Beginning C# Programming with Unity: Visual Studio Edition by A.T. Chamillard
Requirements: .ePUB reader, 7 mb
Overview: This edition is for people who plan to use Visual Studio to develop their C# Unity scripts and stand-alone programs. If you plan to use MonoDevelop, you should buy the MonoDevelop edition instead
Genre: Non-Fiction > Tech & Devices
Welcome to the wonderful world of programming! In this book you’ll learn the basics of programming using the C# programming language. While we admit we love to code (another word for program) just about anything, developing games is one of the coolest things of all. Most of the examples in this book are related to game development using Unity. So you’ll learn how to program properly and you’ll learn how to write C# scripts in Unity.
It’s important to note that the Unity focus in this book is on the actual C# scripting you do to build Unity games. The book doesn’t cover the full gamut of how to build Unity games from scratch (though we do build a complete game in Chapter 20); instead, we use just enough “Unity stuff” to build interesting pieces of game functionality so we can concentrate on learning C#. Don’t worry, there are plenty of other books and resources for learning the rest of Unity! If you really just want to learn all the nuts and bolts of Unity, you should buy one of those books instead.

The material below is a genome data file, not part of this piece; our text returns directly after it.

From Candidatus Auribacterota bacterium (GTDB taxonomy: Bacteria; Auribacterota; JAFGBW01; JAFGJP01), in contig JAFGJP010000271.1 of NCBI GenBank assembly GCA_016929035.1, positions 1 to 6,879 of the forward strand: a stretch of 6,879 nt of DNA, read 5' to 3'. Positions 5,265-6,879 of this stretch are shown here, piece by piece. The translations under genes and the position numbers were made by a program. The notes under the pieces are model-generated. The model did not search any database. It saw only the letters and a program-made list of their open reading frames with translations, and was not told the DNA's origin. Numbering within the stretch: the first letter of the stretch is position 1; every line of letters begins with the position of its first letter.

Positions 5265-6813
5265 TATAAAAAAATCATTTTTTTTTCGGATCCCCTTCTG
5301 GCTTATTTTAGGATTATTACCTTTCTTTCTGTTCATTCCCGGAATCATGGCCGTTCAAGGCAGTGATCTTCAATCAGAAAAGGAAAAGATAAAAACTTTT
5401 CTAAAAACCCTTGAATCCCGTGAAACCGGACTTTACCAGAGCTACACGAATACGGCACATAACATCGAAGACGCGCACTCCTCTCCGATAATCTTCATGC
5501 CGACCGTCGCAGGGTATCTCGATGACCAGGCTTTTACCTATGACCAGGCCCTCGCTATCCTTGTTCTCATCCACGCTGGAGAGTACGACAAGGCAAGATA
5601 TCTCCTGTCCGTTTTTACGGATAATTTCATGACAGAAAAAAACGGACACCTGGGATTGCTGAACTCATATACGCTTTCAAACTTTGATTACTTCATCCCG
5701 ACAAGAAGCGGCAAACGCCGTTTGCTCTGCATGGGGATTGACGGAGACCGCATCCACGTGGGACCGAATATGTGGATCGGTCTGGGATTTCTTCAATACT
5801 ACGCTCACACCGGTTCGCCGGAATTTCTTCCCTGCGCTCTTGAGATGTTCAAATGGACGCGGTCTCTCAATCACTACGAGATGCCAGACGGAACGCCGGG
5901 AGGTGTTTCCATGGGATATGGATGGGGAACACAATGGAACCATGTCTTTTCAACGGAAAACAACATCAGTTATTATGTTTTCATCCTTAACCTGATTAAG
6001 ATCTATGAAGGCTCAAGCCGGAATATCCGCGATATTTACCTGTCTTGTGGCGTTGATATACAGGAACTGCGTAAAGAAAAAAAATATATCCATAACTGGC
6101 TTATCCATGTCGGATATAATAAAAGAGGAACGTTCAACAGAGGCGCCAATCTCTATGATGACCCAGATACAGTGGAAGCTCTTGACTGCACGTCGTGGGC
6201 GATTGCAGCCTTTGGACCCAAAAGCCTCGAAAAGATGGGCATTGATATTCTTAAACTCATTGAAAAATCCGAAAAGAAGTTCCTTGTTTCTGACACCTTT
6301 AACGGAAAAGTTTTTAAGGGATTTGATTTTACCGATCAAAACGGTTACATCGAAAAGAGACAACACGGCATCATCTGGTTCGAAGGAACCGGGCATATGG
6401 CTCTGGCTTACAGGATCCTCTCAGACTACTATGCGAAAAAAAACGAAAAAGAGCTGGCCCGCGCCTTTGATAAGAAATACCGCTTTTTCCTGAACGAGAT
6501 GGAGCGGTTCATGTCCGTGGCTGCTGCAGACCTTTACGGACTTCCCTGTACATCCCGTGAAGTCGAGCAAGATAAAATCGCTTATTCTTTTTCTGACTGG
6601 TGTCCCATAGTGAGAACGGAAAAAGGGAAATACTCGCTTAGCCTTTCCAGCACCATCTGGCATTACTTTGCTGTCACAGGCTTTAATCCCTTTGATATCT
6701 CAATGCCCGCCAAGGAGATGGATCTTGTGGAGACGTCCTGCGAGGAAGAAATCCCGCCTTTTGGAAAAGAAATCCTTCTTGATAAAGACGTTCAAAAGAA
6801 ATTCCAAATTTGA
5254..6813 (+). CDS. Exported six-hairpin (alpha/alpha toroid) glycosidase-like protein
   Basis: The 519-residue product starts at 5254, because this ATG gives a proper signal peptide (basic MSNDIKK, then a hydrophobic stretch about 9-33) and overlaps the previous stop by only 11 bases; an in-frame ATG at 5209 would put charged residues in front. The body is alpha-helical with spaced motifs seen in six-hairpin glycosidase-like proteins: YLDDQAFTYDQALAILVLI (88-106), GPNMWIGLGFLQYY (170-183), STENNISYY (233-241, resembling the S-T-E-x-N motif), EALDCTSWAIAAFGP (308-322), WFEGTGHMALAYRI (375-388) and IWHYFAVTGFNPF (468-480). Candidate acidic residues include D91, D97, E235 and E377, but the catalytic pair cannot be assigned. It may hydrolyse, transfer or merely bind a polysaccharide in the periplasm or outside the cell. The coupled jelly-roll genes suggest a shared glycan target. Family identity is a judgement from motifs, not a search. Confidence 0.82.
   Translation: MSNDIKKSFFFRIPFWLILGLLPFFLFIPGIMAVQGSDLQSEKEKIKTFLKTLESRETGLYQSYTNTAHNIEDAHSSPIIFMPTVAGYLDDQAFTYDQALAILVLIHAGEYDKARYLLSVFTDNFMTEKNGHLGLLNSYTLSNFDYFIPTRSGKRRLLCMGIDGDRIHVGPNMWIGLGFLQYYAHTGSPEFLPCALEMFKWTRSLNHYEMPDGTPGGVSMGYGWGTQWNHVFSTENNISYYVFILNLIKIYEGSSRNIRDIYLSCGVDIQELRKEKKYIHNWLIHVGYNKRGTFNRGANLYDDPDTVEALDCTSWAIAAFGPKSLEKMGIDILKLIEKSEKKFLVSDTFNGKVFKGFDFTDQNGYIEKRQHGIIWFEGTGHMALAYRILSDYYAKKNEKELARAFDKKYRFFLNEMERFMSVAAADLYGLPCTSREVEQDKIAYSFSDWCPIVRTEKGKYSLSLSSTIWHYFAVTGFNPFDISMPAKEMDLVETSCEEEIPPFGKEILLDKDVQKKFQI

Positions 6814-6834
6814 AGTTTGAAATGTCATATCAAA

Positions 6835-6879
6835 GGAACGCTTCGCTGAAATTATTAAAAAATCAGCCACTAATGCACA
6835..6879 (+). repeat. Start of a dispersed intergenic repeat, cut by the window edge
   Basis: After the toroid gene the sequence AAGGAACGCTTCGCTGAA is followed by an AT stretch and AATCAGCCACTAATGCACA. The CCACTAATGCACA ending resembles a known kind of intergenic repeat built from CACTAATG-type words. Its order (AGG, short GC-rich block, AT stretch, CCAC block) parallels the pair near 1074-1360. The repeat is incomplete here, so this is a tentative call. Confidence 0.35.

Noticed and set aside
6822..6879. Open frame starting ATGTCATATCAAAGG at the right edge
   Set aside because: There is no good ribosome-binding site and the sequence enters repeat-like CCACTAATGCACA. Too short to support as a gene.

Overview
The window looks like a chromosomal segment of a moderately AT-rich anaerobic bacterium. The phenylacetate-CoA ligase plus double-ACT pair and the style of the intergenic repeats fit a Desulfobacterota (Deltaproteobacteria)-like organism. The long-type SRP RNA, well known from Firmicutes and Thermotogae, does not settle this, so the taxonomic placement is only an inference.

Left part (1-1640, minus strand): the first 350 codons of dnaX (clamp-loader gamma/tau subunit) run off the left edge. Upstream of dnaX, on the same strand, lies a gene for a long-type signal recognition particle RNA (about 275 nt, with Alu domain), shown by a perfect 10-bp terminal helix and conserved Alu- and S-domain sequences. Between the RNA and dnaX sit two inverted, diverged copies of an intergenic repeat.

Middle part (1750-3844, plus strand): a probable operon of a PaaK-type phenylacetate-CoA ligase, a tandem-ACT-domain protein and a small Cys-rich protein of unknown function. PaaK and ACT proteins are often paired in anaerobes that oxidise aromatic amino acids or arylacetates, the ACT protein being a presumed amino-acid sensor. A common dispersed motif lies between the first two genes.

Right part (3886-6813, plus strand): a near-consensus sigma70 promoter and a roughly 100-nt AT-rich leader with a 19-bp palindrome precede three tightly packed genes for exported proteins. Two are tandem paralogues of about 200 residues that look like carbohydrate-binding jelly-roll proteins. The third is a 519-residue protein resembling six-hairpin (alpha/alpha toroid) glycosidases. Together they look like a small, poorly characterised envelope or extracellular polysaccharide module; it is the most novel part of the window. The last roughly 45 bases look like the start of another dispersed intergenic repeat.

You’ll notice we said “learn how to program properly” above, not “whack together games that seem to work.” This is a book that focuses on the correct way to write game software (and software in general), so there’s lots of discussion about our motivations for the particular design and coding decisions we make throughout the book.
The book assumes that you’ve never programmed before, so all the material starts at the most basic level. That means that anyone should be able to pick up the book and work their way through it without any prior knowledge. That’s the good news.
The bad news is that programming is hard work, especially at first. If you truly want to learn how to program, you’ll need to write programs yourself and struggle through some rough spots before some topics really click for you. Just as you can’t learn how to ride a bicycle by reading about it – you have to actually do it, probably with some spills along the way – you can’t learn to program just by reading about it. If you were hoping to read a book to learn how to program without doing any programming yourself, it’s not going to happen. If you aspire to be a professional game programmer – whether as an indie game developer or in a large game company – and you’re willing to put in the work, though, this book will give you a solid foundation for starting on that path.